• What exactly are your problems? Courts have already ruled it is legal to jailbreak any mobile phone. Do you really think there’s a HUGE difference between that and a gaming console? /I’m glad I live in the United States, where just because I CAN pirate something I automatically get branded as a pirate. Guilty until proven innocent, right? /sarcasm.
    Grow up. Whatever your personal opinions of Hotz is, (and I’m not really sure I like him either) it’s completely absurd to say that I can’t do whatever I want with a *singular instance* of software I own. Hotz didn’t steal anything, he didn’t pirate anything, he didn’t encourage others to pirate anything, he didn’t even sign a terms of service! He simply made possible some illegal activity while in the process of enabling a completely legitimate action and teaching others to perform a completely legitimate action. And, however much you make fun of the kiddies who want to run homebrew software, there’s nothing wrong with it.
    If the DMCA was applied to anything outside of the software industry, everyone would be up in arms about it (you can’t teach someone else how to lockpick, you can’t teach people chemistry in school, for crying out loud even cellphones can be used to trigger bombs.)
    But apparently no one cares about the right of property in the software field, or at least they don’t believe that the end user could possibly have any.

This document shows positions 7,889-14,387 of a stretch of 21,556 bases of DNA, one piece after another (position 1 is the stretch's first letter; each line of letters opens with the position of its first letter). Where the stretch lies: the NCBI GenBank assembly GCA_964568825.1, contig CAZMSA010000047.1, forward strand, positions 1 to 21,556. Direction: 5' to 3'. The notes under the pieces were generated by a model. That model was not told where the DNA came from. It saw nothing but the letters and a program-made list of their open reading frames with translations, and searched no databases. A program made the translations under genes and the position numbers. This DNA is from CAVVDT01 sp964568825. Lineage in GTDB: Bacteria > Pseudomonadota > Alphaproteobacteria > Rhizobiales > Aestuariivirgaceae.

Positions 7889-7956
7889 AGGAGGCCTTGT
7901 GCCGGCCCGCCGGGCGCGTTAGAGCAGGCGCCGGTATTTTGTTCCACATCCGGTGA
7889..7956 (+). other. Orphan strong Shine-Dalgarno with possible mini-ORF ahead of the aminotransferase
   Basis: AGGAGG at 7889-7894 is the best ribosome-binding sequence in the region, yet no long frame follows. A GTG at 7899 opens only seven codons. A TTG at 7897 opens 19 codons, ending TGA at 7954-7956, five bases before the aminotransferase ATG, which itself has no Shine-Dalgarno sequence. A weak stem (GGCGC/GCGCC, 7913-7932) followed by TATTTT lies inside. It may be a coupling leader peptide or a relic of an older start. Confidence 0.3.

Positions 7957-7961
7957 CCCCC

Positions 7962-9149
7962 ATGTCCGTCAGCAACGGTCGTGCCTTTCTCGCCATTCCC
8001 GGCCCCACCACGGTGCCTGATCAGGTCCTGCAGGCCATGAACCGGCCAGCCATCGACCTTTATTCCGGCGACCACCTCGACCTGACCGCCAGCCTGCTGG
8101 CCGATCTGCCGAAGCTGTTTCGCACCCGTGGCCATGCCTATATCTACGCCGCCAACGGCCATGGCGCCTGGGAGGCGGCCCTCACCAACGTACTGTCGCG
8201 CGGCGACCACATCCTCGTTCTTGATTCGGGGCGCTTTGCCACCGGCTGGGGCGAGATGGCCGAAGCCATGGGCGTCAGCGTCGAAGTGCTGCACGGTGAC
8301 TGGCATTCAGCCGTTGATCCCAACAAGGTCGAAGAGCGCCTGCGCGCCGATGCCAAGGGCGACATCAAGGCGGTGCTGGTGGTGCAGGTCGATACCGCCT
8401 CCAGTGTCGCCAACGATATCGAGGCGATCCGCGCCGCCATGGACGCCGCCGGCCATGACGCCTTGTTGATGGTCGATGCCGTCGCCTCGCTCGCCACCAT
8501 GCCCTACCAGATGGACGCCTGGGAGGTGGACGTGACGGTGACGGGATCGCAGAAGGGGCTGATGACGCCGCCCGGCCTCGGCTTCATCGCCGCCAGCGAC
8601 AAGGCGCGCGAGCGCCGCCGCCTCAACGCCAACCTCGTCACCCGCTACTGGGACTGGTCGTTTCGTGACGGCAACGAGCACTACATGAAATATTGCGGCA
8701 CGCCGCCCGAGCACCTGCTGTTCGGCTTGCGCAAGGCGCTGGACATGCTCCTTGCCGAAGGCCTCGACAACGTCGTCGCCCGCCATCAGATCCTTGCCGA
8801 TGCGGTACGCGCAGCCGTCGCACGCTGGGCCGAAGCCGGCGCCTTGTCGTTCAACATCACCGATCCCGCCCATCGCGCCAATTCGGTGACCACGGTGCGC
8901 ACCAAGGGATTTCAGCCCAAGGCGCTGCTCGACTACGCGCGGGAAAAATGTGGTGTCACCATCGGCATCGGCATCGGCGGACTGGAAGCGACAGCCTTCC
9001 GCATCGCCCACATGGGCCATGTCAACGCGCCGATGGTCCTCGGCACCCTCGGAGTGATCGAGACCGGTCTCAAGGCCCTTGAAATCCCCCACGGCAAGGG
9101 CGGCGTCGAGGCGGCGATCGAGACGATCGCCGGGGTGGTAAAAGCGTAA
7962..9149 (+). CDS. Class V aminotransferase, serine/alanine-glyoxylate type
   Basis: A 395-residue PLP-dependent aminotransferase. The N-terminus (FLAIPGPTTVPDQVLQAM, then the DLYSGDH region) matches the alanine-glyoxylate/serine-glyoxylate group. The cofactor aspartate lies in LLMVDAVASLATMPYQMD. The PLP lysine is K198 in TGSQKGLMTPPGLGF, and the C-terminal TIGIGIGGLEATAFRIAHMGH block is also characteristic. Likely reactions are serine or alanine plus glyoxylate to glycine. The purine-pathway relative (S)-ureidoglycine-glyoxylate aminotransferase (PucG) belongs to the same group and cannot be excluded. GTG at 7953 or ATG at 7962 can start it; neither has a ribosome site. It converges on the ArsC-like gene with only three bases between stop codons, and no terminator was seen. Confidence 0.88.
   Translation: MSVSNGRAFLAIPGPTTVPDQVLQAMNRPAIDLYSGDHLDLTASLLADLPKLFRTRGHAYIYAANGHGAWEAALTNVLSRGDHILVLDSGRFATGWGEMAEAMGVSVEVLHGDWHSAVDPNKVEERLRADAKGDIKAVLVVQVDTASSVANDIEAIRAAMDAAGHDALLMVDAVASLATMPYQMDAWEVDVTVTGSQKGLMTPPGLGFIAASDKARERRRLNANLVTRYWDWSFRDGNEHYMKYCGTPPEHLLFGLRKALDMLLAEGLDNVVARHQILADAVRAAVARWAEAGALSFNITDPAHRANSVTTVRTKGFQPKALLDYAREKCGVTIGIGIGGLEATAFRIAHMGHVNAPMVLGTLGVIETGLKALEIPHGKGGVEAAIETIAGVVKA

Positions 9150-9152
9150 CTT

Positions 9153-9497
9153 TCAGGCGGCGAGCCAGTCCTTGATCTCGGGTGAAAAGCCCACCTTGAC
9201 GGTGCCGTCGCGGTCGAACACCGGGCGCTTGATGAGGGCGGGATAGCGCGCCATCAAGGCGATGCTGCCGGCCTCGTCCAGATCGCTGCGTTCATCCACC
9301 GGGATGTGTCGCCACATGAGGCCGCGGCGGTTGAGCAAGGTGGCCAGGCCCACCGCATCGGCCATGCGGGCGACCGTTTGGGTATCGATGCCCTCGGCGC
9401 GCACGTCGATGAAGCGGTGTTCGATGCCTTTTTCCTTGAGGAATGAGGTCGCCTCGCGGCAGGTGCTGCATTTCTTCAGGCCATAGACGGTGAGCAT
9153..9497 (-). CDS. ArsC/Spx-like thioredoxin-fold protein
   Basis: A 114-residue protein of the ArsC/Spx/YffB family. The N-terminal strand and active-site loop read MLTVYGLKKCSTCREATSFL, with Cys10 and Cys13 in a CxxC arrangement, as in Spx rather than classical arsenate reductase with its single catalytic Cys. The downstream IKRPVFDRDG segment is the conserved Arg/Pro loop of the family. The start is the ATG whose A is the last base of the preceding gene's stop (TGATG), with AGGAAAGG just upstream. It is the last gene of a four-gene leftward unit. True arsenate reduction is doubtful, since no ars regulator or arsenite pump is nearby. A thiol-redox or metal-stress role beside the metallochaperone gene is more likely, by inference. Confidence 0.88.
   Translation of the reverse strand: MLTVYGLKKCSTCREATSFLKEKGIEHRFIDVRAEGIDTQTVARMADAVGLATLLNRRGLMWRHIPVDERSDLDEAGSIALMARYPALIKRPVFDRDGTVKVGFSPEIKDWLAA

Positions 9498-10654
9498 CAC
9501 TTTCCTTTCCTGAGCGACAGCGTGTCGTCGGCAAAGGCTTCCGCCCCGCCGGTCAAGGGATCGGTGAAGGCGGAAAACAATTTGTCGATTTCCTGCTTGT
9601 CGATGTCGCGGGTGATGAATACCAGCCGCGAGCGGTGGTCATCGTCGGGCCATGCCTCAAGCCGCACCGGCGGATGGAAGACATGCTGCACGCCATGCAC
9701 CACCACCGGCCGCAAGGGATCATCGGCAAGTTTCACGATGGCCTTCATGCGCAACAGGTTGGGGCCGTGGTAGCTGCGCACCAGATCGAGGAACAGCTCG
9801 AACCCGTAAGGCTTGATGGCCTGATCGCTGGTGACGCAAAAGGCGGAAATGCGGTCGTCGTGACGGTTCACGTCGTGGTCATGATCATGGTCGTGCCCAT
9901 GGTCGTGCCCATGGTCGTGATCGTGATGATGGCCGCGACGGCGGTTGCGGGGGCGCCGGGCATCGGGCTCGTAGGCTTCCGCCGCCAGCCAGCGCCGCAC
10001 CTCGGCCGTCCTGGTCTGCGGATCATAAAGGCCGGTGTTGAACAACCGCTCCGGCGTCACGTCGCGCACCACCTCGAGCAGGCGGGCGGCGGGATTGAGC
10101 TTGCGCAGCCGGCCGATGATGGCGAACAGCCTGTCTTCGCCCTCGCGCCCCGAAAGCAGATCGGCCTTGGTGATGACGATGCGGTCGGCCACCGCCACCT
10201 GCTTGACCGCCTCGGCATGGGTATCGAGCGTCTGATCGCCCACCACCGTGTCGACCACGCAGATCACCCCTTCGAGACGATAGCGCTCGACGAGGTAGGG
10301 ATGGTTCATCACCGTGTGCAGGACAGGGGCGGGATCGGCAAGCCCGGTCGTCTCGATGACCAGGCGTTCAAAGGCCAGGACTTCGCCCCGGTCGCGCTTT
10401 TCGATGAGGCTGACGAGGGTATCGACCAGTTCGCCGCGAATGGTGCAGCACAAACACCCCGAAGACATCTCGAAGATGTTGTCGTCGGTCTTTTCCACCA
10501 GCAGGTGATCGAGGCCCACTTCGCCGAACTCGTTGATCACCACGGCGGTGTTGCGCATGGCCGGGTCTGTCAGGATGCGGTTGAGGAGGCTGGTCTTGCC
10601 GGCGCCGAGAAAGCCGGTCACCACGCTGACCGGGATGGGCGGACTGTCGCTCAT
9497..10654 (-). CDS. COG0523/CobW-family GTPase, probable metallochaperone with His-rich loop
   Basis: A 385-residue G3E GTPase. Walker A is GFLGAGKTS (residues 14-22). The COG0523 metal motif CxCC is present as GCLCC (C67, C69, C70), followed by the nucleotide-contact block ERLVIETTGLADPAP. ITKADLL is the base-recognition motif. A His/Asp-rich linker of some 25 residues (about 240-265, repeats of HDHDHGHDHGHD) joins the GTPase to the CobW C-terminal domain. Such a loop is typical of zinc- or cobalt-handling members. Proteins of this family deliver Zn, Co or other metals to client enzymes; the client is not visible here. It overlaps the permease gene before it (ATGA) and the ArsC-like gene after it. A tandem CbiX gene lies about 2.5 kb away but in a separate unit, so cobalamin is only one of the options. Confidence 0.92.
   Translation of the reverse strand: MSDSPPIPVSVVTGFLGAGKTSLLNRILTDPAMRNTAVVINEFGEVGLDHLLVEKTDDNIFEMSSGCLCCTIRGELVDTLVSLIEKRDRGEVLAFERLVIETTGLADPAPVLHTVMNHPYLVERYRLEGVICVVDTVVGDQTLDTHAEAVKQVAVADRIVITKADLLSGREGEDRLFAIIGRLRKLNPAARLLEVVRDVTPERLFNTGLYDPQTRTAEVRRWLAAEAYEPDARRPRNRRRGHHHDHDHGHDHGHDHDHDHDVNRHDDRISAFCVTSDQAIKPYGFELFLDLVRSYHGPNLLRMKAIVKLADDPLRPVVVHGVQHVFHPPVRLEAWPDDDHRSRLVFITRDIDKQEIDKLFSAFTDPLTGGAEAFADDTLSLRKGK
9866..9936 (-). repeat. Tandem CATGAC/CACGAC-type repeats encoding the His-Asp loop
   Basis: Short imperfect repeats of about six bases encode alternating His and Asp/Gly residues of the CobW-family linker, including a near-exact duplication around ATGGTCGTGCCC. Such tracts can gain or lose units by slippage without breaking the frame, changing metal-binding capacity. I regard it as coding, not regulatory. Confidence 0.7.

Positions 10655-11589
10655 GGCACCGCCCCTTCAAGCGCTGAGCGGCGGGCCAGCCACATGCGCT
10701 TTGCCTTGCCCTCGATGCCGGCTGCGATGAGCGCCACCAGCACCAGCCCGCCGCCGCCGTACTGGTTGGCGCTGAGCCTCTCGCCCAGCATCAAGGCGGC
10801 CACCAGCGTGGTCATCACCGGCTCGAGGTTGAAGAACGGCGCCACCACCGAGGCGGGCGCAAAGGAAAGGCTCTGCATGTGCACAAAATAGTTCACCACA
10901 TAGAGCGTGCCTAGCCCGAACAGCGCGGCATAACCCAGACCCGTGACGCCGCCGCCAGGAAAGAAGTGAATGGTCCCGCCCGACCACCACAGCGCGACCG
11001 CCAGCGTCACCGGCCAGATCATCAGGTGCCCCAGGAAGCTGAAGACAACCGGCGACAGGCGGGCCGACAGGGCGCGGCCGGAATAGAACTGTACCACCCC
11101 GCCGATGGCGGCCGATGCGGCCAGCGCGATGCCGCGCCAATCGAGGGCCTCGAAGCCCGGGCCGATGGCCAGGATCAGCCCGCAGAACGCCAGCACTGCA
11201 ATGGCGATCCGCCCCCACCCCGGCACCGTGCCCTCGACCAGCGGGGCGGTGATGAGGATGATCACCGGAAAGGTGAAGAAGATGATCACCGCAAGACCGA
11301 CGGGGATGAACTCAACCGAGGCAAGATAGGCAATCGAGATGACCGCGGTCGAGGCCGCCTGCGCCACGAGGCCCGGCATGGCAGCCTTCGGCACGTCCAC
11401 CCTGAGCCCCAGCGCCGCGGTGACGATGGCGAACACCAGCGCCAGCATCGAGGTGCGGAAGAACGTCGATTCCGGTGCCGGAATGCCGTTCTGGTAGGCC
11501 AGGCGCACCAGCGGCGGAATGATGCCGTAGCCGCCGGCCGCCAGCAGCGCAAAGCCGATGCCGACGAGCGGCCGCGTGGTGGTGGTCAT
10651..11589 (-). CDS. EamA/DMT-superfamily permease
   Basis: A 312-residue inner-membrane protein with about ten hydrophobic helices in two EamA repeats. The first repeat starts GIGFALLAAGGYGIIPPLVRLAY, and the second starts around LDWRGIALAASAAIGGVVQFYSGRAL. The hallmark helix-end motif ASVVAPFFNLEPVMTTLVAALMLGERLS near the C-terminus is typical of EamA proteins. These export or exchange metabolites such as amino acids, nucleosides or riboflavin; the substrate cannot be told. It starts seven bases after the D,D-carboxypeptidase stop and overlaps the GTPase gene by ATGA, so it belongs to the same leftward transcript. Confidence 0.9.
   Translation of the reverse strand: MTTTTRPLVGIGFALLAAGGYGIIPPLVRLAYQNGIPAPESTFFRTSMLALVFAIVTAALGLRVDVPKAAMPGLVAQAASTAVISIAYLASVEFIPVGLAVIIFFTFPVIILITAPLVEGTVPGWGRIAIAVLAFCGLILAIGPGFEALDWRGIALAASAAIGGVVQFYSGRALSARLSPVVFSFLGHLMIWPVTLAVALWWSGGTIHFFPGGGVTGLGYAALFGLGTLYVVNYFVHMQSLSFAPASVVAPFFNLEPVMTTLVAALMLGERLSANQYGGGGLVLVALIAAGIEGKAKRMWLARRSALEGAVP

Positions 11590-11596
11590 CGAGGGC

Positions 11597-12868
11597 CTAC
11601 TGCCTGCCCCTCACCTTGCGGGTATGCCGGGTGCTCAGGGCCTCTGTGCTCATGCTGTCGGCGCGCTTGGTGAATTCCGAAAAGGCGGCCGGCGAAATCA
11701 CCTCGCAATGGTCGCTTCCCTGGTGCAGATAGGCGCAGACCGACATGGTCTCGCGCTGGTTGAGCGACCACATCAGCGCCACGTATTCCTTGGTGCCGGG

• Lol, boycotting Sony products?!? But the little runt said he’d be the first in line for the xperia play.. What’s the matter, scared? 😉

    And anyway Sony didn’t start this he did.. Claiming to be protecting our rights when it was his work on hacking the hypervisor that got otherOS taken anyway. Idiot.

  • Cry some more Hotz. Can’t go breaking the law and then act like the victim, that stuff don’t work on me.

  • This douche didn’t call anyone out on anything. Posting the proverbial keys to PS3 security online did nothing other than declare open season for hacking the PS3. All he succeeded in doing was indirectly making some titles almost unplayable online for the average user who doesn’t give a flying monkey about jailbreaking their PS3 or ‘sticking it to the man’.

    Perhaps he’s so naive that he honestly thought that just because he doesn’t condone piracy and malicious hacking that nobody else on the internet does. Maybe he thought that he was benefitting PS3 users around the world by publicising the unfair policies of Sony and providing people with a way around them.

    The fact is that consoles have ALWAYS had strict policies about what the user can and cannot do with the hardware. You may own the physical chips and drives but the software on those chips and drives remains the property of the manufacturer just like buying a CD or (legally) downloading an mp3 doesn’t mean YOU own the song, you have paid for the right to play the song.

    At the end of the day this was more than likely an ego trip for a kid that feels the need for attention.

Comments are closed.